Slave Morality and the Revaluation of Values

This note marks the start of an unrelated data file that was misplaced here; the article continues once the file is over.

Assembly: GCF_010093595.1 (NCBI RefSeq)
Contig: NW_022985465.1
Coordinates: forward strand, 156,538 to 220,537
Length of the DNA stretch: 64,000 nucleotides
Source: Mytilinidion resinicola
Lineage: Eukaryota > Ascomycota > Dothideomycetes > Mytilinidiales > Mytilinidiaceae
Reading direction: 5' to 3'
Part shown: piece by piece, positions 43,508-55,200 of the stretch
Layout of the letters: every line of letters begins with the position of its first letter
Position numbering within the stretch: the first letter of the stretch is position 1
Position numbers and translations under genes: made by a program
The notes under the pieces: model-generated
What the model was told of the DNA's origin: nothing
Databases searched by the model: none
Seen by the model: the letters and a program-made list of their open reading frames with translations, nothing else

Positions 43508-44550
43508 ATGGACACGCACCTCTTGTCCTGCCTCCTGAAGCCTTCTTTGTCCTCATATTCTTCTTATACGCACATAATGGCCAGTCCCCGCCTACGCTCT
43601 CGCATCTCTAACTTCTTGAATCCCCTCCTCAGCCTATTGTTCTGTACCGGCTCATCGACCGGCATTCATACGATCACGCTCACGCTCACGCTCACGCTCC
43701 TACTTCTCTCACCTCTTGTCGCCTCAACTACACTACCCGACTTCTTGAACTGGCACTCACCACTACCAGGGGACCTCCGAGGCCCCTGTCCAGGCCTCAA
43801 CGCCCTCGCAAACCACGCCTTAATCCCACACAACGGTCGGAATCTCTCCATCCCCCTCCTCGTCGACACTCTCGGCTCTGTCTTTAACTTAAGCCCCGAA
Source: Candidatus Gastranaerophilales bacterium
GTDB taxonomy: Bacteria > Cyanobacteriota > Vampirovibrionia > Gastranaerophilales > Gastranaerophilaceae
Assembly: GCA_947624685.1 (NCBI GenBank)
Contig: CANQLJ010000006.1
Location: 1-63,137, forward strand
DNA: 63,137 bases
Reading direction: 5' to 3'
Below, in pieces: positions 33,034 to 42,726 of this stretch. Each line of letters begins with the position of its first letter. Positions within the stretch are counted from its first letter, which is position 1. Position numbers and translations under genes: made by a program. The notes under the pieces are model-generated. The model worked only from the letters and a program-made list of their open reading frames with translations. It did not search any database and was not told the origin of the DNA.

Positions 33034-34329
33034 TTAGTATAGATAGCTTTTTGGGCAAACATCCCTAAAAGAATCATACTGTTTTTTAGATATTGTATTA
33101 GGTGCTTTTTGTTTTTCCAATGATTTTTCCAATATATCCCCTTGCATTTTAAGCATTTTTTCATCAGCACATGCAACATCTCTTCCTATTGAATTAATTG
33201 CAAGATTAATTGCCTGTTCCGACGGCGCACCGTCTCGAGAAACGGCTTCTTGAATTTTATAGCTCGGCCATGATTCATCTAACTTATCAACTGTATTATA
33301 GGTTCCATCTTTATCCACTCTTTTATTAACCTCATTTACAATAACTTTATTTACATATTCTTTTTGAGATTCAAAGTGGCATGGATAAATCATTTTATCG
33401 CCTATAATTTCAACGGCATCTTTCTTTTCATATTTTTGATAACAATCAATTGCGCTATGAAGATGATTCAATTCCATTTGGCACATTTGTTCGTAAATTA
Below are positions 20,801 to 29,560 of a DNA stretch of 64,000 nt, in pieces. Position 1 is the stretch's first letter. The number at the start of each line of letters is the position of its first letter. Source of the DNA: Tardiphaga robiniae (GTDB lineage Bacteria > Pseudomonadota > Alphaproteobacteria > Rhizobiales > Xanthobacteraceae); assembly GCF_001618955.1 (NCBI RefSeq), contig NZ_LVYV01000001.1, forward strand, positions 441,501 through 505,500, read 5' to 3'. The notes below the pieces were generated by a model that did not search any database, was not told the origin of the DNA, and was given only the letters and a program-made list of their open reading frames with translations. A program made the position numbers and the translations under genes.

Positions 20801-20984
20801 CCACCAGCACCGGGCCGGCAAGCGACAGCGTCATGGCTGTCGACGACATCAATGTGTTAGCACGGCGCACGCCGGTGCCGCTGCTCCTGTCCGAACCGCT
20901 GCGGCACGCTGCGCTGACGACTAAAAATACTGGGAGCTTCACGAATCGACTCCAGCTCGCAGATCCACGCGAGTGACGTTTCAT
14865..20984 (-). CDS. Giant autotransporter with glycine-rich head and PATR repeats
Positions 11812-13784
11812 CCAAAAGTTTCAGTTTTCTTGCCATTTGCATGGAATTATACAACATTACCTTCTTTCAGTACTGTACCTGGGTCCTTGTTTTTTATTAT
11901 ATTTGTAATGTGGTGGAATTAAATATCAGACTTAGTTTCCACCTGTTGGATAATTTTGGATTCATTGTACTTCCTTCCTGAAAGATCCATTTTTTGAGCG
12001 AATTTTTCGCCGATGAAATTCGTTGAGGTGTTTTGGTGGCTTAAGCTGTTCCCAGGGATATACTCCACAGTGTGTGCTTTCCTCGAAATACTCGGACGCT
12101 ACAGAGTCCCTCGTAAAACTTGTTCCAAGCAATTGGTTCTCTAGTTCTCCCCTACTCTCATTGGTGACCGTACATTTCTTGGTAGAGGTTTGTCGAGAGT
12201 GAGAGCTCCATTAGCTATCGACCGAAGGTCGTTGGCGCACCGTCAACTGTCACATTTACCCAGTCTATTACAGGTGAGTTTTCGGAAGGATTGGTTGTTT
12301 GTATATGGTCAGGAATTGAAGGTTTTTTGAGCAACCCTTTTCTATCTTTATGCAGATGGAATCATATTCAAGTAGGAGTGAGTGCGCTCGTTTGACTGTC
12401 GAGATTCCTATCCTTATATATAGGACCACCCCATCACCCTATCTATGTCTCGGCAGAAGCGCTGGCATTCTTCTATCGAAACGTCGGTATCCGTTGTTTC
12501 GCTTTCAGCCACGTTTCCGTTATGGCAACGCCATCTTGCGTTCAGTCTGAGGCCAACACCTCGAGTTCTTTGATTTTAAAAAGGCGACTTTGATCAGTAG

What exactly does Nietzsche mean when he describes himself as an 'immoralist'? Does he really reject all morality? Confounding the issue, Nietzsche himself seems to take a number of conflicting positions on the topic of morality. What is he really attacking - the moral values themselves or merely the effects of those values? Is he a moral nihilist, or is his criticism simply aimed at specific forms of morality? I maintain that neither of these possibilities is the case. Instead, I argue that Nietzsche's immoralism is best understood in a straightforward literal sense - namely, Nietzsche is not a new kind of moralist offering a new moral system but an unapologetic iconoclast who challenges, not merely certain forms of morality, but morality itself. However, I argue that this does not commit him to some sort of value nihilism. Nietzsche is not opposed to valuing, just moral ways of valuing. Instead, Nietzsche's values are related to health versus sickness - values that are ultimately rooted in Nietzsche's notion of the will to power. I maintain that this is what he means by a `revaluation of all values' - he wants to reorient the very way in which we value. Chapter 1 explores Nietzsche's critique of the various forms of morality while Chapter 2 establishes the anchor for his revaluation of values in the form of the will to power and his notion of health. In Chapter 3 I examine the sickness of the ascetic ideal while Chapter 4 contrasts Paul's revaluation with Nietzsche's. In the final chapter I contrast Nietzsche's positive ideal of health with the full array of sick types delineated in Chapter 2. Based on this analysis, I then articulate Nietzsche's positive views in connection to major features of his thought like the will to power and the eternal return.



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